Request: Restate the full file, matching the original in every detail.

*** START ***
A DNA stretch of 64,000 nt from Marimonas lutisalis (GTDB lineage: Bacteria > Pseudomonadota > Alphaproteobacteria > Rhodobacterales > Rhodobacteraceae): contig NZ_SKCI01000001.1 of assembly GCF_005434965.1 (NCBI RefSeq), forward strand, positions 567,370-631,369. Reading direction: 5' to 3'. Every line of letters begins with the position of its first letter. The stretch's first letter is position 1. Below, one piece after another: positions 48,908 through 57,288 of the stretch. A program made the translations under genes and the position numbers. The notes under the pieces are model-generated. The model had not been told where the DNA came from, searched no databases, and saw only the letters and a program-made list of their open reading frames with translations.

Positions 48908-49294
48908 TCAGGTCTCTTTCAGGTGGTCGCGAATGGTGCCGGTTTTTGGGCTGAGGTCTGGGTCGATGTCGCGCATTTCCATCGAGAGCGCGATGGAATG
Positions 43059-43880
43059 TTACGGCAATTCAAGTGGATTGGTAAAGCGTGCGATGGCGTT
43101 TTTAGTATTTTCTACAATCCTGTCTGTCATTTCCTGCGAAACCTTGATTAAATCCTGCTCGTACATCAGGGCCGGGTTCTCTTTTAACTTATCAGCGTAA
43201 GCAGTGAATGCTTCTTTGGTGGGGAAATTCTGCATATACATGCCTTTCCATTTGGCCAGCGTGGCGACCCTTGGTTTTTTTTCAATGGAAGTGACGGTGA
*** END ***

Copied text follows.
A DNA stretch of 64,000 nt from Marimonas lutisalis (GTDB lineage: Bacteria > Pseudomonadota > Alphaproteobacteria > Rhodobacterales > Rhodobacteraceae): contig NZ_SKCI01000001.1 of assembly GCF_005434965.1 (NCBI RefSeq), forward strand, positions 567,370-631,369. Reading direction: 5' to 3'. Every line of letters begins with the position of its first letter. The stretch's first letter is position 1. Below, one piece after another: positions 48,908 through 57,288 of the stretch. A program made the translations under genes and the position numbers. The notes under the pieces are model-generated. The model had not been told where the DNA came from, searched no databases, and saw only the letters and a program-made list of their open reading frames with translations.

Positions 48908-49294
48908 TCAGGTCTCTTTCAGGTGGTCGCGAATGGTGCCGGTTTTTGGGCTGAGGTCTGGGTCGATGTCGCGCATTTCCATCGAGAGCGCGATGGAATG
Positions 43059-43880
43059 TTACGGCAATTCAAGTGGATTGGTAAAGCGTGCGATGGCGTT
43101 TTTAGTATTTTCTACAATCCTGTCTGTCATTTCCTGCGAAACCTTGATTAAATCCTGCTCGTACATCAGGGCCGGGTTCTCTTTTAACTTATCAGCGTAA
43201 GCAGTGAATGCTTCTTTGGTGGGGAAATTCTGCATATACATGCCTTTCCATTTGGCCAGCGTGGCGACCCTTGGTTTTTTTTCAATGGAAGTGACGGTGA